Feline Stress: Managing Emotional Wellbeing in Cats

Feline Stress: Managing Emotional Wellbeing in Cats

Whinny’s Wisdoms

Springhill Equine Veterinary Clinic

Hey everybody, Whinny, your favorite clinic mouse is here today to spin a yarn about the tantalizing world of emotional well-being for cats. Now, when you’re a mouse navigating a clinic filled with these enigmatic feline creatures, you learn a thing or two about their secrets to happiness. And of course, I learned almost all of what I know from the late, great Tony. He’ll forever be remembered here at Springhill Equine. This blog and all my others are dedicated to him. So, give extra snuggles to your favorite feline friend, because we’re about to embark on a meow-gical journey into the world of cat emotional wellness.

Safe Havens and Cat Castles: Creating Stress-Free Sanctuaries

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One secret to maintaining your cats’ mental harmony lies in providing safe spaces. Whether it’s a towering cat tree or a cozy escape room, these spaces are essential for those moments when your cat needs some time to recharge. It’s a bit like having your own mouse hole to escape to when things get too hairy. These should be individualized to each feline; some prefer cave-like hideaways while others prefer freedom in the tree-dom.

Now, I must mention the importance of vertical territory. Most cats adore high perches, and these “cat castles” not only fulfill their inner jungle-cat fantasies but also serve as a refuge away from other household pets (pronounced “dogs and kids”). It’s similar to a watchtower in the midst of a bustling kingdom. Just like mice require hidey-holes, cats require cat trees of some variety. In a paw-fect world, the vertical spaces create a super highway throughout the home, giving the cat the option to leave an altercation with a dog, another cat, or a vacuum cleaner and migrate to another part of the household.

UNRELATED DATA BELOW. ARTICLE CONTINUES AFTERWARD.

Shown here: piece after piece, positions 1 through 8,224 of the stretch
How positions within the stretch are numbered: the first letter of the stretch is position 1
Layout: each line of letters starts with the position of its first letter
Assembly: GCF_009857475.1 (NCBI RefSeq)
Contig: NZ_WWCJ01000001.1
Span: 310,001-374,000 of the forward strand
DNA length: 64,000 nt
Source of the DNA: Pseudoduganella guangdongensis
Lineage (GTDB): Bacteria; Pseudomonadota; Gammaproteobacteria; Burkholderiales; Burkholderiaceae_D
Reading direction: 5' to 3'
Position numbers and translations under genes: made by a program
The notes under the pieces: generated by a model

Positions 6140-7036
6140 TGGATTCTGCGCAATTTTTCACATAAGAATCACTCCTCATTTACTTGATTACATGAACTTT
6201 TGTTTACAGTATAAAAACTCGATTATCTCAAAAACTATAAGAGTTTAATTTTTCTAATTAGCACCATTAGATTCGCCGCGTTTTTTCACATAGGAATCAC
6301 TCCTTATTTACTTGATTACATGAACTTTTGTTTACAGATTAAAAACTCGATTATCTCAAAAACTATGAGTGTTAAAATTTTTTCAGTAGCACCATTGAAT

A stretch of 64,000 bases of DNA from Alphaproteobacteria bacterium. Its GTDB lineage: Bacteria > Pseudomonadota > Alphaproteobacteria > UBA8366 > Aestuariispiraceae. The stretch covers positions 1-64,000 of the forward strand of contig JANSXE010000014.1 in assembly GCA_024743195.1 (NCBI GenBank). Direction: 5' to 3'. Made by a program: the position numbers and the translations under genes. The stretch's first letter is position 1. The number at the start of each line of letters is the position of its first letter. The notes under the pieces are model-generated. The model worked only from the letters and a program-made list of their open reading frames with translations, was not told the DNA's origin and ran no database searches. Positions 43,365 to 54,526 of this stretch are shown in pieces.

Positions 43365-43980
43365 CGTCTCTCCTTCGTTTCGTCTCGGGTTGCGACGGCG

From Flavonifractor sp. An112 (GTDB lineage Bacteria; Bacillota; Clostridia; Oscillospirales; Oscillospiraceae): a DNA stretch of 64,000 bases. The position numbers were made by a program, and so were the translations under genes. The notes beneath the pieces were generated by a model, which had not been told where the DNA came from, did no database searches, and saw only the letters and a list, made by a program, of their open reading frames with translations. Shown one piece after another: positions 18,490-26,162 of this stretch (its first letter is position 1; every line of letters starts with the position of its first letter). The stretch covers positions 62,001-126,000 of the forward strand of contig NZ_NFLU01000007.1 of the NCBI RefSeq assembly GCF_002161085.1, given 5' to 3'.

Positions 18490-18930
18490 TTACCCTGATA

I know the world is not always perfect—if it was I’d have a lot more cheese than I do right now—so a more obtainable goal might be to have vertical territory for cats in any dead ends or narrow alleyways in the home.  

The Litter Box Labyrinth: Keeping Stress at Bay

Ah, the mystical litter box, a place of solitude and contemplation for our feline friends. It’s vital to have an ample number of these for your fur babies. Why, you ask? Well, it’s like having a choice of restrooms in a giant labyrinth. More boxes mean less stress because no cat likes to wait in line for the loo. The rule of paw is this: have one more litter box location than the number of litter box users. So you can’t just have three boxes next to each other in the garage for your two kitties because that would be only one sanitation station. This also means your only child cat gets their very own two litter box locations. Five cats? Six litter box locations. Are you picking up what I’m putting down?

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Whinny’s Wisdom: Always have one more litter box location than the number of litter box users in the home.

 Now, remember, my fellow mouse-eyed friends, the litter box isn’t just for business. Cats are incredibly finicky about cleanliness, and a dirty box is like a porta-potty at a beer and brats festival (it starts out good, but rapidly turns into a disaster). Keep it clean and pristine to keep your cat’s mood as fresh as a daisy. Scoop out those boxes at least once per day, though some cats require twice.